Black Flag - I Can See You [EP] (Cover Artwork)
Staff Review

Black Flag

Black Flag: I Can See You [EP]

I Can See You [EP] (1989)

SST Records


3
Released as a clearing house release some three years after the band ended, I Can see You was more of a footnote than a turning point for Black Flag. (To be fair, the bland cover, which followed in the stead of some of the most iconic music art-ever, didn't help). Recorded sometime in 1985 with the ...

Released as a clearing house release some three years after the band ended, I Can see You was more of a footnote than a turning point for Black Flag. (To be fair, the bland cover, which followed in the stead of some of the most iconic music art-ever, didn't help). Recorded sometime in 1985 with the Roessler/Stevenson lineup, the release exhibited the traits of the band’s near-final period.

The title track was almost experimental in nature, with Rollins dueting off himself in a sing song nature while calling out “Don’t stab me in the back.” It would have added another layer to the release is the band was mocking generic “stabbed in the back” hardcore lyrics, but it was more likely that this was simply Rollins and Ginn at their most self-serious.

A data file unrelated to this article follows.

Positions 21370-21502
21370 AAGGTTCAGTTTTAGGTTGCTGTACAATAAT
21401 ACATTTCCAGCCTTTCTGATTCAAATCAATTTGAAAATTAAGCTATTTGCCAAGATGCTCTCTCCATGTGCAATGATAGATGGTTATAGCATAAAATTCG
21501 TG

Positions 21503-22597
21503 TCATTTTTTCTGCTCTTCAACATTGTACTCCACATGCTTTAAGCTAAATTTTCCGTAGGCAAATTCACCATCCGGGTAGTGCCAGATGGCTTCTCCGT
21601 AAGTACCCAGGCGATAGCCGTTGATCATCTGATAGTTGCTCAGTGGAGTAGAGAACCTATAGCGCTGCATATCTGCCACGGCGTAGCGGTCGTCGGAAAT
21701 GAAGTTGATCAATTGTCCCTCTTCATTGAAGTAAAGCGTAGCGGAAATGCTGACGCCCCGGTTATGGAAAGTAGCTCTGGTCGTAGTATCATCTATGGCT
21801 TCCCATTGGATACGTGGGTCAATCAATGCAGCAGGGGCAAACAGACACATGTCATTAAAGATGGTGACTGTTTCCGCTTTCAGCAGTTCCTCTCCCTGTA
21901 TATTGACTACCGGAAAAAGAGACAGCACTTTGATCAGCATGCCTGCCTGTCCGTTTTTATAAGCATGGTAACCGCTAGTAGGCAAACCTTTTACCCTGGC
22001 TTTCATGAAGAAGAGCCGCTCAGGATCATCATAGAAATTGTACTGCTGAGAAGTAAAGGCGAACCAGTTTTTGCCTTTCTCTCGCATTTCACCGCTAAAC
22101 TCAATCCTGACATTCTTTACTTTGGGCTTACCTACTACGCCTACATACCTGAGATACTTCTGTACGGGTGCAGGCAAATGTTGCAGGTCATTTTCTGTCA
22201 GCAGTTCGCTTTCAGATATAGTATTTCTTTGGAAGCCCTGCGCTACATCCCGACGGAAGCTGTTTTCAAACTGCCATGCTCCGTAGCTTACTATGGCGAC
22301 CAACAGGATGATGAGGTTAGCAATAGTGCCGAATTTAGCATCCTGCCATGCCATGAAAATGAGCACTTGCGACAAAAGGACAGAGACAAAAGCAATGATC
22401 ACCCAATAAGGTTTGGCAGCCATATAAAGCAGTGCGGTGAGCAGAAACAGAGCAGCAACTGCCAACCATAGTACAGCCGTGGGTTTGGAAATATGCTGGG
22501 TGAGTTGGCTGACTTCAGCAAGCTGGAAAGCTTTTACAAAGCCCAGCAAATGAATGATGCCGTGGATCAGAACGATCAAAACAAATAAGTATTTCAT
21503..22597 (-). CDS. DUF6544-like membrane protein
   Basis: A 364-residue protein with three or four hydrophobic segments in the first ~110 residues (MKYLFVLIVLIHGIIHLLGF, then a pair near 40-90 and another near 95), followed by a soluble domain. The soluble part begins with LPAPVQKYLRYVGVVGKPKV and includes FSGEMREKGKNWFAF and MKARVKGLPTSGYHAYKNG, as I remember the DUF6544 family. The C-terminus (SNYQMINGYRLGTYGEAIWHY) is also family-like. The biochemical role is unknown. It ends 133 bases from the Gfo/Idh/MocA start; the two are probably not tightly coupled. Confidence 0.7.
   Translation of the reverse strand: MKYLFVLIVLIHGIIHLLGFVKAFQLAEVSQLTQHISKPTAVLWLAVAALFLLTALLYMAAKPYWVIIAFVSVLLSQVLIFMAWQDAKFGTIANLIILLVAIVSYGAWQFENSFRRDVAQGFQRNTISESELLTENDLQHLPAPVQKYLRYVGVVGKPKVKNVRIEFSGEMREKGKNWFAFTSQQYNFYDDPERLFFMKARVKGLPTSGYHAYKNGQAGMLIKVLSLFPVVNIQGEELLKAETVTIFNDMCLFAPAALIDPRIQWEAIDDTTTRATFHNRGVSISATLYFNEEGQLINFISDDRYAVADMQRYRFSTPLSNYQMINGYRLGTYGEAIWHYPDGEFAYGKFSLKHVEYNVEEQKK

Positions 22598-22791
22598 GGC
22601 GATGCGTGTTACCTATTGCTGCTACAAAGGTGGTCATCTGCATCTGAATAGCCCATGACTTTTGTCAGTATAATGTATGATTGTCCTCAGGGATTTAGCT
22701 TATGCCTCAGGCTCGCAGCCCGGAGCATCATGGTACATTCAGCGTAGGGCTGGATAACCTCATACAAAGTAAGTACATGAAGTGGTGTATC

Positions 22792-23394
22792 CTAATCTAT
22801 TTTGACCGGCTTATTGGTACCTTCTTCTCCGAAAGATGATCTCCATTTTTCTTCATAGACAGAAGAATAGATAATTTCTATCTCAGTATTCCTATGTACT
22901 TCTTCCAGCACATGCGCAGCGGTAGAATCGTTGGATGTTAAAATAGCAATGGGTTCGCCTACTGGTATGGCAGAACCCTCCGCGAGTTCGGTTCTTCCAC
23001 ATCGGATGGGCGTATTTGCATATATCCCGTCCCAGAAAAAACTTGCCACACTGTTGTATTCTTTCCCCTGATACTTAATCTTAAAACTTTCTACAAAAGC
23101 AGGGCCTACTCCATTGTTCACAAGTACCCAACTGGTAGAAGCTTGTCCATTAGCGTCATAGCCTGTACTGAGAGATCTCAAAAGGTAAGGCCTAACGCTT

Meanwhile, Ginn was full into his dirt-metal mode, opting for huge, off-kilter riffs that that flitted between the catchiness of the band’s early period and more odd-tempo jazz posturing. Each four of these tracks seemed to start and end with the same pressure, never really growing or changing throughout their running- ending simply when the band got bored. “Kickin and stickin” is a hard mashing tune, but even at 83 seconds, it seemed somewhat aimless.

Interestingly, there was a single number credited to only Roesller and Stevenson. “Out of this World” featured wall-sized riffs and tones that frankly could have fit into a mid-period Judas Priest release. It wasn’t at the level of “My War,” but it was exciting to hear Black Flag use what they had once mastered- space. With some room to breathe, Black Flag once again sounded powerful, poignant, and frankly, excited.

Yet, the issue with all four these tracks is that while ambiance, tone, and texture might have been unique, they couldn’t make up for song composition. That’s no sin, especially since this EP was released more or less as a “fans only “ affair. Yet the question remains, if Ginn was willing to release this rarity, why not set free all the lost gems from the classic era?